Recently, Daniel Ricciardo appeared in a BBC 5 interview and spoke about life in lockdown. The host asked the Australian driver about how he deals with adrenaline. Going in a race car at 300+ km/h, would surely give any driver a huge rush.
The Renault driver noted that the trick to this was to do some breathing techniques. This is because, when the adrenaline increases, the heart rate also spikes up and people tend to get more ‘fidgety’.
He continued, “Just control the breathing and try and regulate all that to try and keep a more levelled field of emotions. A few deep breaths is always the best way to control it.”
Daniel Ricciardo also admitted that drivers have to use that adrenaline to their advantage. Nerves and energy gained before a race could potentially eat at a driver and exhaust them. On the other hand, drivers can channel that energy as fuel and use it for quick decision-making and reflexes.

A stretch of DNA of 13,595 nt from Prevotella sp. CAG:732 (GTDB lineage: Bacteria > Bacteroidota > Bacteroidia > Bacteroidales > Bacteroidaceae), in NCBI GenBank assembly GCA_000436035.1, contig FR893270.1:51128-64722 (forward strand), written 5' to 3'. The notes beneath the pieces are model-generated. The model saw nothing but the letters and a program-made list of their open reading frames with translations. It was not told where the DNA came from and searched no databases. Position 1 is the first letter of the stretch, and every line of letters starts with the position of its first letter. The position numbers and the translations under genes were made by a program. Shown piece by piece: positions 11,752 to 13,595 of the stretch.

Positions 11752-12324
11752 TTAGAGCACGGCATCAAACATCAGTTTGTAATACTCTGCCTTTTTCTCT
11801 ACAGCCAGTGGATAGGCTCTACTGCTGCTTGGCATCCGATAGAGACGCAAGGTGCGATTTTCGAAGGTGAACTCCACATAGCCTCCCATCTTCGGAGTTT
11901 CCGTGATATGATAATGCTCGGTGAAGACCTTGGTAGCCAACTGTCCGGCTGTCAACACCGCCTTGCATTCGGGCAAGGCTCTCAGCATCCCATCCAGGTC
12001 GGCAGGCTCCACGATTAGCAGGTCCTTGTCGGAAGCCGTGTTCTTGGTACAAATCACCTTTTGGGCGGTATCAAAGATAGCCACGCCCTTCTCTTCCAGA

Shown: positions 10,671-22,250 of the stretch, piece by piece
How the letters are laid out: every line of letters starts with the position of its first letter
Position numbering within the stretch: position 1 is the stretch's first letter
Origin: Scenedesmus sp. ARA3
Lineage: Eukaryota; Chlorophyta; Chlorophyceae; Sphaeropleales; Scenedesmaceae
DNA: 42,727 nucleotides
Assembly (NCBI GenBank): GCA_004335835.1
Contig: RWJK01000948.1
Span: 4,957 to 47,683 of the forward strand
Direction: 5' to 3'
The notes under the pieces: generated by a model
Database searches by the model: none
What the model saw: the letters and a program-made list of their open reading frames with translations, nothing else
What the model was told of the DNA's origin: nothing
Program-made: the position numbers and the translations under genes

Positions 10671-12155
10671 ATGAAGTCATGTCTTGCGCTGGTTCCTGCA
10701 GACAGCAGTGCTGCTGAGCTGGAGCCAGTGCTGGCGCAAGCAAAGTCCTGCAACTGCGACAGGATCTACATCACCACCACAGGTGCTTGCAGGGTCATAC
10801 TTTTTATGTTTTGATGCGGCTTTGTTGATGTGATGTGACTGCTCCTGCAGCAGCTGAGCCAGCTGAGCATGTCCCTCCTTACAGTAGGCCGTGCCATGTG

Ricciardo and Australian cricketer, Marcus Stoinis are pretty good friends, so he was brought up in the adrenaline discussion. An example was when Stoinis faced 90 mile an hour deliveries in cricket, did he get the same rush?
Ricciardo confessed, “I’m aware now of how all this works. Over time and over practice, its like F1 now. The speed feels like its slowed down because I’ve trained my body and my brain for so long. So, 300+ km/h does not feel like that kind of speed. That being said, I would not stand in front of a 90 mph cricket ball.”
At the end of the day, it may sound crazy initially, but as time passes, drivers and athletes get used to it. He also revealed that he often faced off against Marcus Stoinis, though with a tennis ball. He admitted that he is fond of backyard cricket, but Stoinis intimidates him